Duval schools Wednesday told the state it will pick an outside operator to run the district’s three endangered schools Matthew Gilbert Middle, Northwestern Middle and Lake Forest Elementary if those schools earn lower than a C grade this year. 

 

A new state education law this year forced that selection by cutting the time schools have to turn around their D or F grades and it reduced options district’s had for selecting turnaround strategies.

The change puts the three Duval schools in danger of being taken over or closed next year if they don’t score a C this year. All three scored D’s last year after years of D’s or F’s.

Duval officials have said they are confident all three schools will earn a C grades this year and won’t have to undergo the changes.

“Matthew Gilbert, Northwestern, and Lake Forest are all within four percentage points of attaining a C grade” last year, said Patricia Willis, Duval’s interim superintendent. “While our focus continues to be in providing extensive resources to these schools to improve outcomes for students, we also knew it was critical to invite community input on such a crucial decision for these school communities.”

Willis considered input from school leaders, parents and community members during two community assessment meetings.

Duval officials had until Wednesday to choose from the turnaround option plans provided by the state: close the school and send students elsewhere, hire an outside entity to operate the school, convert it to a district-run charter school, or allow it to be taken over by a regular charter school.

All of those options would likely result in major changes for students and staff.

Willis said last week that she and community members leaned toward keeping the schools open. She said at the time that an outside operator managing them is the most flexible option, given state law.

Also, the district has used outside operators for several schools in the past with success, Board Chairwoman Paula Wright said last week.

The district will pick the operator and must sign a contract by January 31. This option requires that the external operator have a proven record for supporting high-poverty, low-performing schools.

The option also requires Duval only employ schools teachers who were “effective” or “highly effective” based on student test performance and the state’s value-added model calculations.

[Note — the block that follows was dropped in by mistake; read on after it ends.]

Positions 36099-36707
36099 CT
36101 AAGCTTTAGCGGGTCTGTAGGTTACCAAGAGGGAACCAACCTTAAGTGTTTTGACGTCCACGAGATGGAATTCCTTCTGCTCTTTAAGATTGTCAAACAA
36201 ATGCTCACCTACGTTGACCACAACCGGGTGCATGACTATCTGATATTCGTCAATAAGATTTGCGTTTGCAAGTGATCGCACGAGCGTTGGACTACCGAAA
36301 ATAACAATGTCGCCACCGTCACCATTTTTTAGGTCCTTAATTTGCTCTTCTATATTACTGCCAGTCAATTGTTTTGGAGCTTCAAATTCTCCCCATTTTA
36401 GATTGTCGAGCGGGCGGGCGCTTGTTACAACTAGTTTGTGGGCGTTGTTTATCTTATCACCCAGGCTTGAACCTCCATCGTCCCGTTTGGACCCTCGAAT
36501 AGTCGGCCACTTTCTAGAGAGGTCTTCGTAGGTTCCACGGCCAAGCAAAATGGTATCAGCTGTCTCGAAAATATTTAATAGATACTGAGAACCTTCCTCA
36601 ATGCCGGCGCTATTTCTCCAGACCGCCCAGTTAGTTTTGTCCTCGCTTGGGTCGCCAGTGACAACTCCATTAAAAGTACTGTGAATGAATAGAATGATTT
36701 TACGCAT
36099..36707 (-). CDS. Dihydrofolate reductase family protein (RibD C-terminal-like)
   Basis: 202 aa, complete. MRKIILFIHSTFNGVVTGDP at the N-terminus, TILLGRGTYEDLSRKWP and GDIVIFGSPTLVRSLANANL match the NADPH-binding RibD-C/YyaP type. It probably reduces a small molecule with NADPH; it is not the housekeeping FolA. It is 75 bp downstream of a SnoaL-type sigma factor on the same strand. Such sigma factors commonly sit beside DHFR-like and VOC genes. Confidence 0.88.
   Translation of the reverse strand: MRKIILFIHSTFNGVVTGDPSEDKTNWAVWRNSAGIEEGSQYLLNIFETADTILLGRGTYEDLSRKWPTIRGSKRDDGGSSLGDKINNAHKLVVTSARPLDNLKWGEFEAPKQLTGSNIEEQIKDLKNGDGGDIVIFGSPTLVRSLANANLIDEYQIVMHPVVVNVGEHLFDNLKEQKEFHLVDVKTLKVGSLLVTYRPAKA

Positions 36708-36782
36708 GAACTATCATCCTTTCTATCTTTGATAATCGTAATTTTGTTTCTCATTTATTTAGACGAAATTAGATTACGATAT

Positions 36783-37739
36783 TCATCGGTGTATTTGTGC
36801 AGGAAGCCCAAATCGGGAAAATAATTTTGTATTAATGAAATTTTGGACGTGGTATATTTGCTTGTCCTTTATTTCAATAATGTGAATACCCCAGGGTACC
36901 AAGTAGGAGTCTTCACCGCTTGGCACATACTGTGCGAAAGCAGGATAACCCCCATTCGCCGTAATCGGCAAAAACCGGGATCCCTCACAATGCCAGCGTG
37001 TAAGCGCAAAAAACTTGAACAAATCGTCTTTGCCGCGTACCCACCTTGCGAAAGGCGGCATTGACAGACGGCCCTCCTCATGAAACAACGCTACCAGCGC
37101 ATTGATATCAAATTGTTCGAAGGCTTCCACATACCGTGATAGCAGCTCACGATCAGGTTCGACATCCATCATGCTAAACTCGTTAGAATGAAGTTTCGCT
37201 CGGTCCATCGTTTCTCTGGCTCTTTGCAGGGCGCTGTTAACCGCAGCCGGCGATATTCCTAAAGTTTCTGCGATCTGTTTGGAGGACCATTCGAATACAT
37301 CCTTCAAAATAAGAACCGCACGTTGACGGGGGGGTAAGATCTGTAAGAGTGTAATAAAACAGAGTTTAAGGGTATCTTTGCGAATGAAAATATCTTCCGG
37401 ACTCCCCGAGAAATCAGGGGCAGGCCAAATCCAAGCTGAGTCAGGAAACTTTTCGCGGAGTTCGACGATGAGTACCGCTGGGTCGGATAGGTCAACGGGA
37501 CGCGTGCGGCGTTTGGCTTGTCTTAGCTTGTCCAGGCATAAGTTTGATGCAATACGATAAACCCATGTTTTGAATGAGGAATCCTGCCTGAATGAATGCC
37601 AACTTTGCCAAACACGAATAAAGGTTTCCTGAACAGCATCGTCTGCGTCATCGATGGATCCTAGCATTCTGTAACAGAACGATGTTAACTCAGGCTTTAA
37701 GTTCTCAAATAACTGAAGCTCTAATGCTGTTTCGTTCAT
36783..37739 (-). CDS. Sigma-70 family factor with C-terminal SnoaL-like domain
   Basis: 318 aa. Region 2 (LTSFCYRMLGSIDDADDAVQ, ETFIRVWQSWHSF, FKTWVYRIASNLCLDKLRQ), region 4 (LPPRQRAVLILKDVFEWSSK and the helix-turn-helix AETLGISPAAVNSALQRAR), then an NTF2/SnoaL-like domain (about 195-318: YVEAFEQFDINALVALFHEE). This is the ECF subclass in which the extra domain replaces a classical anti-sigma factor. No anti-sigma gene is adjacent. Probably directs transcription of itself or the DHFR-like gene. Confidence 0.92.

Several Duval Board members say the new education law almost forces districts to turn over endangered district schools to charter operators or close them.

For instance, the new law makes districts plan to close or pick a turnover option months before districts will learn what the new school grades are. Districts won’t know until July whether these endangered schools earned a C or better this year and won’t need to a takeover or closure.

But the law also requires districts who choose to convert the schools to a charter or to hire an outside operator to sign a contract with the parties in January, six months before grades come in.

Also state law imposes a set template on charter contracts which prevents districts from adding to or changing the contracts. District who choose a charter operator will likely find it hard or impossible to back out of those contracts come July, Duval Board member Rebecca Couch said this week.

Charter schools are public schools which are run privately. They typically have an appointed board of directors and their teachers are rarely unionized.

About 13,000 Duval students attend charter schools.

The new education law contains a variety of measures that will increase funding of charter schools and will encourage the opening of more charter schools, Couch said.

Willis said she prefers entering into a tentative agreement with an outside operator instead because the state doesn’t impose a boilerplate contract in that case and it’s possible to word the deal so the district has more flexibility to change it should these schools earn a C or better.

Beyond these three schools, next year eight other Duval schools could be in danger of the same thing — closure or takeover — if they don’t score a C or higher in the next two years.

School districts around the state, including Duval and Clay counties, have challenged the new education law in state court, and nine districts recently asked Florida’s Supreme Court to review it.

The district plans more “stakeholder” meetings at the affected schools during the next few months. Also the district is posting its turnaround plans and efforts on the district website: duvalschools.org

Denise Smith Amos: 904-359-4083